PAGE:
Now that we’ve gotten another glimpse of how the Skywalker saga will come to an end with Star Wars: The Rise of Skywalker, fans are speculating wildly about how the story will unfold, especially with that shot of Rey wearing a Sith robe and wielding a modified, double-bladed red lightsaber. Beyond that, much of the speculation has been regarding how J.J. Abrams will deal with the story developments from Star Wars: The Last Jedi. And for everyone who thought that Abrams had to fix or undo what Rian Johnson did with his Star Wars sequel in order to make the Star Wars: The Rise of Skywalker ending work, think again. Read More »
Every Star Wars film – yes, even the Star Wars Holiday Special – has been leading to this moment. Star Wars: The Rise of Skywalker will usher in the end of the Skywalker Saga, concluding what George Lucas started in 1977. The Force Awakens director J.J. Abrams returns to close things out, with new generation stars Daisy Ridley, Adam Driver, John Boyega and Oscar Isaac all bringing their characters’ stories to a close. Also back: the late Carrie Fisher, who will appear here through unused footage from the previous two Star Wars films.
Star Wars: The Rise of Skywalker footage was revealed at D23, and our own Peter Sciretta was there. Needless to say, what they showed to the audience was pretty mind-blowing. Here’s what you need to know.
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After Comic-Con offered up our first look at a new Sith Trooper, a new TIE Fighter, and the promise of a comic book fleshing out the story of the Knights of Ren, it seemed like we might be done with revelations from Star Wars: The Rise of Skywalker. But there’s one last tidbit, albeit a vague one, that came from director Kevin Smith over the weekend.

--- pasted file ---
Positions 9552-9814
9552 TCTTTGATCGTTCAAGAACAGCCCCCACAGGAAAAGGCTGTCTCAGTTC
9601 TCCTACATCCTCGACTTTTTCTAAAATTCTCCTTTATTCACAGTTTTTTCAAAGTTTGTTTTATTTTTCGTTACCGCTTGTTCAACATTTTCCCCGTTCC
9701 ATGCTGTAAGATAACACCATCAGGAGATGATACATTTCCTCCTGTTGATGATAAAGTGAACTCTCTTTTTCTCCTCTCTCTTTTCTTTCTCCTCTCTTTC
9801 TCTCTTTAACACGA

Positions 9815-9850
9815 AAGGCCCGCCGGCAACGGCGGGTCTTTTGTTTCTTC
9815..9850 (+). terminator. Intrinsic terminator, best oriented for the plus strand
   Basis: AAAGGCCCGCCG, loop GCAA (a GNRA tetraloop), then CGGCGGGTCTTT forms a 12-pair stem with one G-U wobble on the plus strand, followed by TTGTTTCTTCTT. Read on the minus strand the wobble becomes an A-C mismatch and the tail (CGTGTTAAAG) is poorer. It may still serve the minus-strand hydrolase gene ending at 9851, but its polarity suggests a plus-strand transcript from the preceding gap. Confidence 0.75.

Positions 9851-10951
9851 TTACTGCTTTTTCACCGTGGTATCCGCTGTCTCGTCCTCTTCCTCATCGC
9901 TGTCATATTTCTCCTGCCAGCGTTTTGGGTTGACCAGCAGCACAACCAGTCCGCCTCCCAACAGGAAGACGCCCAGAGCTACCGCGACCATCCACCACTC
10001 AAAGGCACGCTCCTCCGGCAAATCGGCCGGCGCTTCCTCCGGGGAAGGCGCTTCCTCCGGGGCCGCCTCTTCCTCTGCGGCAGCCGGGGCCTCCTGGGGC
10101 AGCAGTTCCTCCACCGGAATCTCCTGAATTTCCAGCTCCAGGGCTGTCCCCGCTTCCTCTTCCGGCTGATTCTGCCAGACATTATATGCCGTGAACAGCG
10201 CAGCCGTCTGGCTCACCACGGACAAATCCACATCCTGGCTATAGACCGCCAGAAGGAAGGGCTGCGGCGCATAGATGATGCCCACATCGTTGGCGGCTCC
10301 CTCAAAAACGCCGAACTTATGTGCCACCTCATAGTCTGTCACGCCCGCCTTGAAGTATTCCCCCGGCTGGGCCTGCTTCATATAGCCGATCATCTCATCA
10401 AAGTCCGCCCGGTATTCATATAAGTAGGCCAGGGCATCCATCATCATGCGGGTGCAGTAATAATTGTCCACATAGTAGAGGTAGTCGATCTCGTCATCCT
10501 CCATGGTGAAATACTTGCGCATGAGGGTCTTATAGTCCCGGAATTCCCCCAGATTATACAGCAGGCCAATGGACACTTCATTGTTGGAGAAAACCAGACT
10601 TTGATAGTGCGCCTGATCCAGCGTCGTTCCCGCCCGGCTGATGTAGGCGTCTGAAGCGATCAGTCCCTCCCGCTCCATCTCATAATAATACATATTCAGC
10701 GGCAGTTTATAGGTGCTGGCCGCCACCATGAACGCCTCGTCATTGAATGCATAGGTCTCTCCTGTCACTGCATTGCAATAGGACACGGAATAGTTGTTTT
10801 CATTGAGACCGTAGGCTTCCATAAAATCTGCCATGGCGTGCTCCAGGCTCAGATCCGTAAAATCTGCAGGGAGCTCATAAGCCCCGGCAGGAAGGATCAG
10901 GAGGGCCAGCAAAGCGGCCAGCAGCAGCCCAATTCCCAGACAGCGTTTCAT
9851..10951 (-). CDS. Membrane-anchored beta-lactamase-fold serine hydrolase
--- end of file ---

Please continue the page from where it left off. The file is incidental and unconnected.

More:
In case you hadn’t heard, Kevin Smith had a heart attack early in 2018, and it prompted him to lose a bunch of weight and start living a healthier lifestyle. Upon his recovery, J.J. Abrams promised to have Kevin Smith see the set of The Rise of Skywalker. Since Abrams is a man of his word, Smith visited Pinewood Studios across the pond, but there’s one set that he decided to avoid seeing, because it was the setting of The Rise of Skywalker’s final shot, and he was told it will “melt your mind.” Read More »
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Before the Snyder Cut of Justice League somehow became fanboys’ biggest “what if” obsession in DC movie history, another film that held that position was Superman: Flyby, a script from the early 2000s that was written by J.J. Abrams and set to be directed by McG before the project was scrapped and Superman Returns flew into theaters instead. The stories about Flyby are infamous (its plot is totally bonkers), and a popular article published on Ain’t It Cool News which completely eviscerated the script may be partially responsible for the movie never being made.
Somehow, all these years later, this movie that doesn’t even exist is still surprising us. Case in point: Peter Ramsey, one of the directors of last year’s brilliant Spider-Man: Into the Spider-Verse, worked as a storyboard artist on Flyby, and he recently posted some storyboards from one of the project’s fight scenes.
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Earlier this week, Marvel Comics caused a bit of a tizzy when they posted a singular image of the number “4” created by spider webbing. This had many fans thinking that Marvel was going to turn the abandoned idea for Sam Raimi’s Spider-Man 4 movie into a comic book. But the next day, they posted a webbed number “3” and it was clear a countdown was happening that would end today. And while it didn’t end with news of Sam Raimi’s unmade movie becoming a comic, it’s still pretty cool.
Today, Marvel Comics announced a new limited Spider-Man comic book series written by Star Wars and Star Trek franchise director JJ Abrams and his 20-year old son Henry Abrams. The comic will introduce a new villain called Cadaverous. Read More »